Rep. Joe Kennedy III doesn’t like shortcuts — not on policy-making, not on passing legislation, and not on issues of presidential impeachment.
When asked this week on “The Takeout” podcast whether he’ll heed billionaire Tom Steyer’s call for Democrats to demand President Donald Trump be impeached, the Massachusetts congressman from a family with famed Democratic roots, says he wouldn’t go that far.
“Look, when you start talking about the impeachment – the early removal of power of the President of the United States – it behooves the American public – or our government – to make sure that this isn’t something that’s going to be used taken lightly,” Kennedy said. “You want to have the process play out before you call somebody guilty or innocent.”
“A Republican Congress once impeached a president for far less,” Steyer’s ad says. “Yet today, people in his own administration and Congress know that this president is a clear and present danger who is mentally unstable and armed with nuclear weapons and they do nothing. Join us and tell you member of congress they have a moral responsibility to stop doing what’s political and start doing what’s right.”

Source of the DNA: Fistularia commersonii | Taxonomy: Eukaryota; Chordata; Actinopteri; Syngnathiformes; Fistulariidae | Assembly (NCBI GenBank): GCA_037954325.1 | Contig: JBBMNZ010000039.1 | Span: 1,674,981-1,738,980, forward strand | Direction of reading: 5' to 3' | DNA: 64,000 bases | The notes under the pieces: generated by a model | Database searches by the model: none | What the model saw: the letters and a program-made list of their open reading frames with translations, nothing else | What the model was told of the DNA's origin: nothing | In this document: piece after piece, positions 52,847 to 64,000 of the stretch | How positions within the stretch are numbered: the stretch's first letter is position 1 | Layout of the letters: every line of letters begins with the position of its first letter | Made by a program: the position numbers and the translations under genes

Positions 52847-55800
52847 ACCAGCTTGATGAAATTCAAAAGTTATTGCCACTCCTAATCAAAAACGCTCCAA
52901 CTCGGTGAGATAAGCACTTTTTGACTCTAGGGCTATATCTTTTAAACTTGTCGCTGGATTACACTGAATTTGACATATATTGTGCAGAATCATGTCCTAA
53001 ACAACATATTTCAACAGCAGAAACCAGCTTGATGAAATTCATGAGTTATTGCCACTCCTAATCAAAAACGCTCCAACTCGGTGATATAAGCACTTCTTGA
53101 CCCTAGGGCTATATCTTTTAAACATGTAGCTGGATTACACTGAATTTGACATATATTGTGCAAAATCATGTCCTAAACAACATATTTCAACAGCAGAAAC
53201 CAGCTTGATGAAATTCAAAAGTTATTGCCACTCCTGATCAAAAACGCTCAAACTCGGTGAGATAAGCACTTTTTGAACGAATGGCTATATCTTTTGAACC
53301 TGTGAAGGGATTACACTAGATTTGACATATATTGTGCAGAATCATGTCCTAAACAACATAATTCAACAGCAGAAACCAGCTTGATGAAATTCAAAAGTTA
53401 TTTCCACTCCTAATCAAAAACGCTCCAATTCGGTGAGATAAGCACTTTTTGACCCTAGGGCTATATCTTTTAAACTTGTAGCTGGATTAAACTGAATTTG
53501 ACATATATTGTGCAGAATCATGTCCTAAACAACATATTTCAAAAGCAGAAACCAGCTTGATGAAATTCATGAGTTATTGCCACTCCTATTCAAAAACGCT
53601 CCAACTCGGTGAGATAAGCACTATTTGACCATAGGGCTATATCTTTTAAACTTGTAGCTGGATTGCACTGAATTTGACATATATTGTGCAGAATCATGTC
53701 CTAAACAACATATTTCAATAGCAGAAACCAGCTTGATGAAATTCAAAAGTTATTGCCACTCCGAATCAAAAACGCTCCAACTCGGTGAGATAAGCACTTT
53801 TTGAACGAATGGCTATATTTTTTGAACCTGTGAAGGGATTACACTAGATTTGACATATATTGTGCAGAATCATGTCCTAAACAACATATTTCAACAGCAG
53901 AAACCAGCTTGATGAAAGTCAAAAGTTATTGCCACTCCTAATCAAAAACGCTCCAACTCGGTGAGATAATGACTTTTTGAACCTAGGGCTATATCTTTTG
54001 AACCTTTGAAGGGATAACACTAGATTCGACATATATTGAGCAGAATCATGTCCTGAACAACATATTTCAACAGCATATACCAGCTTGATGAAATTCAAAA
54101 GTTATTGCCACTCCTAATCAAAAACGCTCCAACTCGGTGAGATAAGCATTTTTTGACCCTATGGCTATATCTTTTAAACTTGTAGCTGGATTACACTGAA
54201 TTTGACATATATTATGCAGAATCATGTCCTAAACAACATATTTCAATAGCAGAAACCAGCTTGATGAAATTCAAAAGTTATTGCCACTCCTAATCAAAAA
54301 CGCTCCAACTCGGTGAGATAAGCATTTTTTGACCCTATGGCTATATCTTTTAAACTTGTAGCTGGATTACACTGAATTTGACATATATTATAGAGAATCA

“Do I think he’s a clear and present danger to the American public?” Kennedy posed. “I do not believe that the values vision and policies put forward by this administration are reflective of the best that America has to offer and will take us in a good direction. I have a strong concerns with the way he’s doing it. Does he pose a clear and present danger to the United States? I’m not sure I’d go there yet.”
Earlier this week, the younger Kennedy said he tends toward the disclosure of government-held documents but that “it would have been nice if there were some communication between this administration and members of our family.”
He told “The Takeout” hosts, CBS News chief White House correspondent Major Garrett and political director Steve Chaggaris, that statement doesn’t necessarily mean everyone in his family agrees.
“One thing that you learn pretty quickly in my family is that if you try to be a spokesperson for all hundred and, probably 80, of us, there is no set spokesperson, he said. “There’s a lot of people there with divergent views and viewpoints.”
More documents will be released next year. The White House announced Thursday agencies will have until April 26, 2018, to review redactions to ensure no national security secrets are made public in the documents.